So, onto next year. The offensive line, that porous, spongy mass, returns with a year of experience and weight gain. I'm going to spot it a few points on the scale and just say it'll be slightly below average next year. Craft returns and, after a year in the offense, I figure he'll look about as serviceable as Pat Cowan did when healthy (which I think we'd all sacrifice various appendages for at this point). The running back situation should be wildly better as the two best running backs (Christian Ramirez and Milton Knox) finally see the field. And the young wide receivers should have the opportunity to assert themselves and make plays. I'll just throw out a totally arbitrary number and say they should be able to score 22 to 25 points a game as an offense.

The defense, if Walker doesn't choose to leave, should be about as good as it has been each year here, and always with the next-year-in-Jerusalem hope that he has figured out how to defend against the spread offense. There'll be good speed on the field, so maybe even the dreaded spread will finally be handled. We can all dream the impossible dream.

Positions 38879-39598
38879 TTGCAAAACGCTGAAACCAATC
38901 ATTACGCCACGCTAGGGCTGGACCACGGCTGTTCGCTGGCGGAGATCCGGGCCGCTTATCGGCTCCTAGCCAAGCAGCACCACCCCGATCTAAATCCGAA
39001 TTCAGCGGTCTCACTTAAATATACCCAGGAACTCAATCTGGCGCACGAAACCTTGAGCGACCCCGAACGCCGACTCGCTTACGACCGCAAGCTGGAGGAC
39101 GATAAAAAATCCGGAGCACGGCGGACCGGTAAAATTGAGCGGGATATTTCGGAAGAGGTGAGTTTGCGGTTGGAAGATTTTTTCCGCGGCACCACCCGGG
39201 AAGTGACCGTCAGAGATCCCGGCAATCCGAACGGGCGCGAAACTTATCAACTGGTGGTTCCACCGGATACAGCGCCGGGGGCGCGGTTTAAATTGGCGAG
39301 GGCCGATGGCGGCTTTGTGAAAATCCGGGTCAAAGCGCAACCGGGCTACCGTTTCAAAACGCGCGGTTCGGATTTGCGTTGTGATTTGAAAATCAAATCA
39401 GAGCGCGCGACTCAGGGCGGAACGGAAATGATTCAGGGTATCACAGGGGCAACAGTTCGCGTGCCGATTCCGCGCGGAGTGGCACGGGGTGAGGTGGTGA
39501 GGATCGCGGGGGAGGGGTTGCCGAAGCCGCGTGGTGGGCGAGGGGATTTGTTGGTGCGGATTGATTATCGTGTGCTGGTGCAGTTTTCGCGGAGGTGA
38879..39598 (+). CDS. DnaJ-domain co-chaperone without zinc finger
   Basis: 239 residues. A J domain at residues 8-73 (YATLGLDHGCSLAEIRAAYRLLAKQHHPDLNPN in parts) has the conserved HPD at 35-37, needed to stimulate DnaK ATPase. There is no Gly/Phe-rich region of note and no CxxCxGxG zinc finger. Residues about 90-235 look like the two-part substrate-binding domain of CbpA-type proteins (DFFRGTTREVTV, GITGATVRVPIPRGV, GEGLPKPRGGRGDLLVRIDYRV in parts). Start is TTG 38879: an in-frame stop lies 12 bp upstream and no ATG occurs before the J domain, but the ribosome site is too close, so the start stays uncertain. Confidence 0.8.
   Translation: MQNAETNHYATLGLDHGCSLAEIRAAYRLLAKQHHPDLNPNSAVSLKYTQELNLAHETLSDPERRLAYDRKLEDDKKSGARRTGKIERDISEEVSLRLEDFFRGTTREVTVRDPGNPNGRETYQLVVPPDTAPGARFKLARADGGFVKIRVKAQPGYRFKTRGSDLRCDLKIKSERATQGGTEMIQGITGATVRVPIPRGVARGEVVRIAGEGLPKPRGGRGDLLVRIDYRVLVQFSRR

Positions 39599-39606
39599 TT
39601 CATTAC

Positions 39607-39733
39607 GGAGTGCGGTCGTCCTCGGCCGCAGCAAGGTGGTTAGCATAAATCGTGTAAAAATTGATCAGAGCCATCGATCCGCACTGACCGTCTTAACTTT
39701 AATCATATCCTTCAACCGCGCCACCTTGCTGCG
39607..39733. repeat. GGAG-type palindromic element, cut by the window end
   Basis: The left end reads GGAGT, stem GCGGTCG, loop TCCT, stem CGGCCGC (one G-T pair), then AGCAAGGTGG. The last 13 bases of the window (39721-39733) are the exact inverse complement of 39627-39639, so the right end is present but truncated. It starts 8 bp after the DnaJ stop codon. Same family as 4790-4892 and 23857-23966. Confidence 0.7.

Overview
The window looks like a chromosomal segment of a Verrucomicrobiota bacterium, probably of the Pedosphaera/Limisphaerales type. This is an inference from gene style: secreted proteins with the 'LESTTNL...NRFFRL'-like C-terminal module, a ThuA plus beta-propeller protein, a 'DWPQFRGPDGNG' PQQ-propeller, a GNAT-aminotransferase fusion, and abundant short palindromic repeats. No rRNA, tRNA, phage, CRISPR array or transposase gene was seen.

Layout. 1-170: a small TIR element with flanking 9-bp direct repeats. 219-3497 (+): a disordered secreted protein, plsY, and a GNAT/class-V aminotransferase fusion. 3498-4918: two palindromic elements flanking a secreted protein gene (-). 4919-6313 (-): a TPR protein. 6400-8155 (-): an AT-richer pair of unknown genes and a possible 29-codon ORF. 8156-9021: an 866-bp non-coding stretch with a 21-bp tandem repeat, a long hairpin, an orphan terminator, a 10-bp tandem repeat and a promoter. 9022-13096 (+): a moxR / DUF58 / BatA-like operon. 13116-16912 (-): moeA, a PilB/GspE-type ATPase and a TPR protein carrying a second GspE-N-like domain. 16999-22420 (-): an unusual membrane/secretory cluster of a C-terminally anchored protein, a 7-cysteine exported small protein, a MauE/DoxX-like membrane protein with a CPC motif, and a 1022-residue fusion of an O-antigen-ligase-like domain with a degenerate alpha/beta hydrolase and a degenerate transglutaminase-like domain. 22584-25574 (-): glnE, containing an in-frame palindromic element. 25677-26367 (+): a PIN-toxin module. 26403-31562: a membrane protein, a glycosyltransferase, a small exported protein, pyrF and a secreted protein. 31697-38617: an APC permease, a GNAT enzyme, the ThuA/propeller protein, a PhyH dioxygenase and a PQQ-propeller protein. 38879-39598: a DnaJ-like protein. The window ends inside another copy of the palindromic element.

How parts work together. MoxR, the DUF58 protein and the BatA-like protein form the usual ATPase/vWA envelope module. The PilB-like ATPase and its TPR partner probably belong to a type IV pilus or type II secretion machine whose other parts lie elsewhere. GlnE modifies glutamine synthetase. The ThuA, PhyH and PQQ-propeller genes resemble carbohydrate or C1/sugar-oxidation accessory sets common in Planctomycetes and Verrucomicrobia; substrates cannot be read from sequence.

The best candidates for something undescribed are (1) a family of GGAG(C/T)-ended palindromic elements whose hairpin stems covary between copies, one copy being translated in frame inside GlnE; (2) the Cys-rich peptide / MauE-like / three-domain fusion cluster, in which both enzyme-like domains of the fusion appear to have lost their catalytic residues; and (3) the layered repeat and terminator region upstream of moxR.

I think that team looks average to above average, which, given the schedule, should mean something like 8 or 9 wins.

So let's consider this season a wash. Next year is when we can have some halfway real expectations (but even then, injuries like the ones sustained this year make all win-loss expectations non-applicable). But until then, let's just see if we can ride out the rest of this dreary season and hope for clear skies ahead.